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The Frame/Content theory of evolution of speech: A comparison with a gestural-origins alternative

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Abstract:

The Frame/Content theory deals with how and why the first language evolved the present-day speech mode of programming syllable “Frame” structures with segmental (consonant and vowel) “Content” elements. The first words are considered, for biomechanical reasons, to have had the simple syllable frame structures of pre-speech babbling (e.g., “bababa”), and were perhaps parental terms, generated within the parent–infant dyad. Although all gestural origins theories (including Arbib’s theory reviewed here) have iconicity as a plausible alternative hypothesis for the origin of the meaning-signal link for words, they all share the problems of how and why a fully fledged sign language, necessarily involving a structured phonology, changed to a spoken language.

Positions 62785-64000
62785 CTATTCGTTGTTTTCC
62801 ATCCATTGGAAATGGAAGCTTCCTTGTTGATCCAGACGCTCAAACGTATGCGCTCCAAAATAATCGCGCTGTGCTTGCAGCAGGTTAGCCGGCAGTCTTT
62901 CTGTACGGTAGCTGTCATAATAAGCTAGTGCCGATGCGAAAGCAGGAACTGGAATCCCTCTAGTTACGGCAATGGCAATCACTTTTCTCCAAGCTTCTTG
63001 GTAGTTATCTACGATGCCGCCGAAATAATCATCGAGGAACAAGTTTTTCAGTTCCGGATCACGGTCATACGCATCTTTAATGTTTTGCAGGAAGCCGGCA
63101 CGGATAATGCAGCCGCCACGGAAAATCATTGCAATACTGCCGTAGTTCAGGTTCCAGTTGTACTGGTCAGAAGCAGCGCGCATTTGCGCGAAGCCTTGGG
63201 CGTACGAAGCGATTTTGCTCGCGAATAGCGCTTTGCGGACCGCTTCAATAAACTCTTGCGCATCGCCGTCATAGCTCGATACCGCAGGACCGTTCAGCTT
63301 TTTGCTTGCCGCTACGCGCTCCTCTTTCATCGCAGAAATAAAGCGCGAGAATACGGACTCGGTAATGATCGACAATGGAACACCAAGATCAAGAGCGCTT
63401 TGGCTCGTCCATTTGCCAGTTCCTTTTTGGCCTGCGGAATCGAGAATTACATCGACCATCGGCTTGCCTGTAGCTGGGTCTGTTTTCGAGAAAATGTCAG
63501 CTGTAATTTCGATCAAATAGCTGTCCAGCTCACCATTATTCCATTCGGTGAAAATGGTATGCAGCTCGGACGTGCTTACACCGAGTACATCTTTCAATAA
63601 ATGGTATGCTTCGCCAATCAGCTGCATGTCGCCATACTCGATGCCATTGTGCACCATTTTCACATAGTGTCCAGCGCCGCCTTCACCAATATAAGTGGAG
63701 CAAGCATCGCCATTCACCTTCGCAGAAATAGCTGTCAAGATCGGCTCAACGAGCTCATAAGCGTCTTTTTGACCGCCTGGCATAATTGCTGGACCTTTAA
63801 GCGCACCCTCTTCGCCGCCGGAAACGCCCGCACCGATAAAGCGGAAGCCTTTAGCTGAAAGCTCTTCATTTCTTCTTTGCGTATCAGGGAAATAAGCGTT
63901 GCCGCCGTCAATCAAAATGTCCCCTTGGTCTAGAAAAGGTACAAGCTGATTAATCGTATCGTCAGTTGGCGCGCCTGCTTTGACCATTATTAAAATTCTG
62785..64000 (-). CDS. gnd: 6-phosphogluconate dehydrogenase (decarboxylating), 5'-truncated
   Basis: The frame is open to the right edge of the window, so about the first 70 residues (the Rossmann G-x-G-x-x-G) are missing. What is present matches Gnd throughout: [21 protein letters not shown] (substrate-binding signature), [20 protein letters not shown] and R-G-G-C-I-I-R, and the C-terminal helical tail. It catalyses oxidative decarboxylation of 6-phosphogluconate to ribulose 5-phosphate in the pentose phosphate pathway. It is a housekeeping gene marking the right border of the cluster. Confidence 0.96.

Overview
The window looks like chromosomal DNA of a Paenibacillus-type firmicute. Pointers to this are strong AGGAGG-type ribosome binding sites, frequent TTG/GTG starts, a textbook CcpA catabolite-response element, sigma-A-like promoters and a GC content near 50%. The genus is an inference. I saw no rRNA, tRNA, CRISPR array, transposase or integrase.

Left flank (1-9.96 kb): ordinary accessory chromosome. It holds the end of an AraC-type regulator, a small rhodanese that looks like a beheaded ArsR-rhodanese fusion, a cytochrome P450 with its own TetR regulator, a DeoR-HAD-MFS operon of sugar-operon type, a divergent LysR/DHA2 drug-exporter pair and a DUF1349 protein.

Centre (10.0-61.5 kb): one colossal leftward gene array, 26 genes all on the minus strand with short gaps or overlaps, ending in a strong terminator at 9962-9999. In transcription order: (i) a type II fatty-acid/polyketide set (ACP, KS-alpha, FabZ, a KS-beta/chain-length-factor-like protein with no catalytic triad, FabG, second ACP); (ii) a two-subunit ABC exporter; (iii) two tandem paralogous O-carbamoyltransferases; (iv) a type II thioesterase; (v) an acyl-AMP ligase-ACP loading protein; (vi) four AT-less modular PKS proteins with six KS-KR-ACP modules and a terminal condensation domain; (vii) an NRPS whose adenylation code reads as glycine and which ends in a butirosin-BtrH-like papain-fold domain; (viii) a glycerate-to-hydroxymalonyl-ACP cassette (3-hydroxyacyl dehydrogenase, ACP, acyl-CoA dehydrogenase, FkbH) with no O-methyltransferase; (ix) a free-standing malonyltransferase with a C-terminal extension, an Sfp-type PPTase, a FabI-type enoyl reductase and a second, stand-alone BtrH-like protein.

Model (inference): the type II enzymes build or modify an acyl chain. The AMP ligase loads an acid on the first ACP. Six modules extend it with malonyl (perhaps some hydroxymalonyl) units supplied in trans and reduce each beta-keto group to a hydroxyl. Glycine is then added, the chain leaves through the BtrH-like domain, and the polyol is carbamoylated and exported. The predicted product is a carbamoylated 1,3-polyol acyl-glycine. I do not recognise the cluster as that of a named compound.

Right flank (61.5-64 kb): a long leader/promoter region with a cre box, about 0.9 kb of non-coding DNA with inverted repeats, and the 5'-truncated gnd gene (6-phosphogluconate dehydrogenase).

Keywords: evolution; sign language; speech; syllables; words

Document Type: Research Article

DOI: http://dx.doi.org/10.1075/is.6.2.03mac

Affiliations: The University of Texas at Austin

Publication date: January 1, 2005

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  • Social Behaviour and Communication in Biological and Artificial Systems
jbp/is/2005/00000006/00000002/art00002
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